Students Face Major Change | Teachers College Columbia University

Skip to content Skip to main navigation
News & Events Header

Teachers College Newsroom

Skip to content Skip to content

Students Face Major Change

Florida Education Commissioner John Winn talks to 8th-graders at Odyssey Middle School in Orlando on Monday about the majors the students must declare as 9th-graders for the 2007-08 school year.
Florida Education Commissioner John Winn talks to 8th-graders at Odyssey Middle School in Orlando on Monday about the majors the students must declare as 9th-graders for the 2007-08 school year.
 How do students pick a major? This year, incoming freshmen will pick a major along with the courses they hope to take as they register for high school. 
 
"Some kids may be ready to pick a career in school, but some may not," said Jacqueline Ancess, co-director of the National Center for Restructuring Education, Schools and Teaching at Columbia University's Teachers College.  "I think this is something that is convenient for officials, but they need to think about it from the perspective of their own child. What can happen here is that that child may be miserable every day for the next four years."
 
This article appeared in the February 18, 2007 edition of the Orlando Sentinel.

Published Tuesday, Feb. 20, 2007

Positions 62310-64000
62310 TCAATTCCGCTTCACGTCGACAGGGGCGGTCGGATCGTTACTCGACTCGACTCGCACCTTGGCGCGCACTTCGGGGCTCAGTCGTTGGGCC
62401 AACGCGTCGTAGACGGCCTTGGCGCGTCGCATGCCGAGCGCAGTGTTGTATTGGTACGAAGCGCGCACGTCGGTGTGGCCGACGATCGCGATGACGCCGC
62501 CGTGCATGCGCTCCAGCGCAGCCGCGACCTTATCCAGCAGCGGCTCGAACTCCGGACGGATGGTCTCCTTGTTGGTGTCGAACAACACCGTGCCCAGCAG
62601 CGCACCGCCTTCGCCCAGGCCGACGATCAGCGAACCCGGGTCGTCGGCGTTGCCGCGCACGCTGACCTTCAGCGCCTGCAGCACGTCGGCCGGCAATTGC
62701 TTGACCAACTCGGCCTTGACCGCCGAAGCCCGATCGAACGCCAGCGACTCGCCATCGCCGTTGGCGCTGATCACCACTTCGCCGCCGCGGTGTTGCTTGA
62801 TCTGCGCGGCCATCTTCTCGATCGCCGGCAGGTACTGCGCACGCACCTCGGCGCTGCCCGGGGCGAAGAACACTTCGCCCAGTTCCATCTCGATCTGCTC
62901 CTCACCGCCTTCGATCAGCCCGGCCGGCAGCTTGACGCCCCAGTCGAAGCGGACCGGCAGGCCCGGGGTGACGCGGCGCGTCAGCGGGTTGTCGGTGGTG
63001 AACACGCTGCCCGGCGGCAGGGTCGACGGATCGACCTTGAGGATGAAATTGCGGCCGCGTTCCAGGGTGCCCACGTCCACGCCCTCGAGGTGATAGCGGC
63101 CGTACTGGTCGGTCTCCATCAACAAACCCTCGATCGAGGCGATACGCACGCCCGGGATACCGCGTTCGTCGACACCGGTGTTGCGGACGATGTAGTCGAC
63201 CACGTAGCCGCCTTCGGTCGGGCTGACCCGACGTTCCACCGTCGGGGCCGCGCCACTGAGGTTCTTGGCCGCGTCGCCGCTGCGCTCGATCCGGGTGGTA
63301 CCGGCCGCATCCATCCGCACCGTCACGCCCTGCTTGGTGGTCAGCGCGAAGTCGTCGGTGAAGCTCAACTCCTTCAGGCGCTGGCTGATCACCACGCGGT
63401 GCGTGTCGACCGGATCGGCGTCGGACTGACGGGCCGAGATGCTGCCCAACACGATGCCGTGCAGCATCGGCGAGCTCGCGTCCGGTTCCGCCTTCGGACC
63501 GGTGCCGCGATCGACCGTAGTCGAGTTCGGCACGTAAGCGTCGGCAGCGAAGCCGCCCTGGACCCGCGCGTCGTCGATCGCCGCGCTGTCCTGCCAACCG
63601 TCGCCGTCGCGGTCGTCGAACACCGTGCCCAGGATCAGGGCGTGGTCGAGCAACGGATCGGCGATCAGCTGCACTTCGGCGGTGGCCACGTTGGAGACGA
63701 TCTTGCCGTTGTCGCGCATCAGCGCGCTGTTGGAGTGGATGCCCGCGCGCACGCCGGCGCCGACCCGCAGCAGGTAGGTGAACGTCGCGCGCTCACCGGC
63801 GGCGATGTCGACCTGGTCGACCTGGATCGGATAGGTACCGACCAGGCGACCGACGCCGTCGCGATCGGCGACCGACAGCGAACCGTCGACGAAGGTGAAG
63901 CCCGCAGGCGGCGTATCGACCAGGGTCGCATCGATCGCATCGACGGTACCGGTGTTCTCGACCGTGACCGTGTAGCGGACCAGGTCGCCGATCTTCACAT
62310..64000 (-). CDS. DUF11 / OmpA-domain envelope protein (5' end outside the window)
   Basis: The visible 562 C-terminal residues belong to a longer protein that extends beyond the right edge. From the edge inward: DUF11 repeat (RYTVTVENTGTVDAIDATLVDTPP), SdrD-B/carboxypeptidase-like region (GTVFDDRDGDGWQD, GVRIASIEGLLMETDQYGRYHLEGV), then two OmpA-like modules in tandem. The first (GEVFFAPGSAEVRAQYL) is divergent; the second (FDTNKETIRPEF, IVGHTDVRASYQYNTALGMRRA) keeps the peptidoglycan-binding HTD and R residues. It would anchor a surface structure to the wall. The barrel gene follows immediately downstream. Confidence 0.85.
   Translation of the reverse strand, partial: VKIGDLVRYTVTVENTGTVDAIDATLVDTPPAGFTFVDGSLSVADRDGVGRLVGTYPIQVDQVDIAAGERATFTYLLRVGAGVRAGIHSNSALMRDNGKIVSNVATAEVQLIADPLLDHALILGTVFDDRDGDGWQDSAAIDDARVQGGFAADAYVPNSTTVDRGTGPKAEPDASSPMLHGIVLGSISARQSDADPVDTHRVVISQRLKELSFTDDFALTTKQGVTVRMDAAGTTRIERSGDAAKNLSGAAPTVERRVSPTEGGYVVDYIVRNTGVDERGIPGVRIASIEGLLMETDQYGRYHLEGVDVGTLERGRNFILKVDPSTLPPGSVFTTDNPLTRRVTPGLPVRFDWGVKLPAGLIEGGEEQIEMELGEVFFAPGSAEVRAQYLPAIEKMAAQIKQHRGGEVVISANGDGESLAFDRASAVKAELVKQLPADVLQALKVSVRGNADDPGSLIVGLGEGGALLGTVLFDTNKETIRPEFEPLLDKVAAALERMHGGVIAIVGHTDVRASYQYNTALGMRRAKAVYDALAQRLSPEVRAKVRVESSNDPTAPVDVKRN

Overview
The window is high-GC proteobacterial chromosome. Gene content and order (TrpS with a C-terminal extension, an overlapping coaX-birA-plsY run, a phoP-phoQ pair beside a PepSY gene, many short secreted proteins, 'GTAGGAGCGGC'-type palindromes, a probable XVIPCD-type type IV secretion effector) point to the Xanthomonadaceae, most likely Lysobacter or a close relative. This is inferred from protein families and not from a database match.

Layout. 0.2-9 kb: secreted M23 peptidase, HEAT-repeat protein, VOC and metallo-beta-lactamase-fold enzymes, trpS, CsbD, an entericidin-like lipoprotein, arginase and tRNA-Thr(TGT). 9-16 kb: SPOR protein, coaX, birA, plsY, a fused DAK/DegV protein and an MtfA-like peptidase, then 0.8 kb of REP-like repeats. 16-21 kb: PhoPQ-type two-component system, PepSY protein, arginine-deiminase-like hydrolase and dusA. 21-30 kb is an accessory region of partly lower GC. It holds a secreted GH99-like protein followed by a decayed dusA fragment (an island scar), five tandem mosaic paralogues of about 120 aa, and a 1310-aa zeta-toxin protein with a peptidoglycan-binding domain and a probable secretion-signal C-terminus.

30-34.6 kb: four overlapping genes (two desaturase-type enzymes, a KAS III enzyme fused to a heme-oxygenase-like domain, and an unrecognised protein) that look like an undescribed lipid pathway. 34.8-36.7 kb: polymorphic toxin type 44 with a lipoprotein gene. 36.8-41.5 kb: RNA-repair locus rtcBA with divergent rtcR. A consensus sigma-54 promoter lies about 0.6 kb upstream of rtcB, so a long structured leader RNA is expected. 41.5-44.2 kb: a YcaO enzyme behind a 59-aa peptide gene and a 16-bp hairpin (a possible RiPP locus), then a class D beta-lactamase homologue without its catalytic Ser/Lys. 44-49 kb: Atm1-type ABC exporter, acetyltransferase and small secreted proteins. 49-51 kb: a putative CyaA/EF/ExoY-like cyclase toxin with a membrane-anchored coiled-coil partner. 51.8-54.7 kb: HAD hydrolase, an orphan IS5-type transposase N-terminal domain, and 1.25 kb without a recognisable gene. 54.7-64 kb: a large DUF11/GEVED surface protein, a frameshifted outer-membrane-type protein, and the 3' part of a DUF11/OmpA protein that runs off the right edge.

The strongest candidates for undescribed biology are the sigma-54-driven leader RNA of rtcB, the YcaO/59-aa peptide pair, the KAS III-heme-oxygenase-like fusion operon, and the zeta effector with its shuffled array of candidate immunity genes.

Students Face Major Change

Florida Education Commissioner John Winn talks to 8th-graders at Odyssey Middle School in Orlando on Monday about the majors the students must declare as 9th-graders for the 2007-08 school year.
 How do students pick a major? This year, incoming freshmen will pick a major along with the courses they hope to take as they register for high school. 
 
"Some kids may be ready to pick a career in school, but some may not," said Jacqueline Ancess, co-director of the National Center for Restructuring Education, Schools and Teaching at Columbia University's Teachers College.  "I think this is something that is convenient for officials, but they need to think about it from the perspective of their own child. What can happen here is that that child may be miserable every day for the next four years."
 
This article appeared in the February 18, 2007 edition of the Orlando Sentinel.
How This Gift Connects The Dots
 
Scholarships & Fellowships
 
Faculty & Programs
 
Campus & Technology
 
Financial Flexibility
 
Engage TC Alumni & Friends